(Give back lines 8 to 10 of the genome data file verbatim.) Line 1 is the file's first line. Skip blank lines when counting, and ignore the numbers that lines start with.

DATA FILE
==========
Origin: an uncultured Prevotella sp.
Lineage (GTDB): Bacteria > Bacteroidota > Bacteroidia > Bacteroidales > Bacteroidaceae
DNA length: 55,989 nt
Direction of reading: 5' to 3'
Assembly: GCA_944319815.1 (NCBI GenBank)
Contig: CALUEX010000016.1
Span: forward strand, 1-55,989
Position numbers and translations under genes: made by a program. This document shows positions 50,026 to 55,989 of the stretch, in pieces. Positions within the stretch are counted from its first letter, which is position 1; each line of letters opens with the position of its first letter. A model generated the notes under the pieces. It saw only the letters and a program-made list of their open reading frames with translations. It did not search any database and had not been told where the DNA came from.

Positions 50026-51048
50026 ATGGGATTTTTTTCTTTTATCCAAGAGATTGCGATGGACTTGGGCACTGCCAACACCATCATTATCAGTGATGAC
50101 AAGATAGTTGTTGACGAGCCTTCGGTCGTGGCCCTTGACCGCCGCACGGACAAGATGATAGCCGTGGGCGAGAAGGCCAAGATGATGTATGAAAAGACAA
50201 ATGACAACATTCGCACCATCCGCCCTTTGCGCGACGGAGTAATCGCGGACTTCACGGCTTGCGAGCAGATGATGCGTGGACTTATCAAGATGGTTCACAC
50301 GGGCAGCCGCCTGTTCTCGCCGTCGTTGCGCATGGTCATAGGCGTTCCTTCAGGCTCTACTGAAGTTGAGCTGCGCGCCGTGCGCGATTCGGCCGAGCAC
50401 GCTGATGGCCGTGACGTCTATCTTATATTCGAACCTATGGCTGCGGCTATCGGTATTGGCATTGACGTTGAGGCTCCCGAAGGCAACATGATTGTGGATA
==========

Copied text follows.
Position numbers and translations under genes: made by a program. This document shows positions 50,026 to 55,989 of the stretch, in pieces. Positions within the stretch are counted from its first letter, which is position 1; each line of letters opens with the position of its first letter. A model generated the notes under the pieces. It saw only the letters and a program-made list of their open reading frames with translations. It did not search any database and had not been told where the DNA came from.

Positions 50026-51048
50026 ATGGGATTTTTTTCTTTTATCCAAGAGATTGCGATGGACTTGGGCACTGCCAACACCATCATTATCAGTGATGAC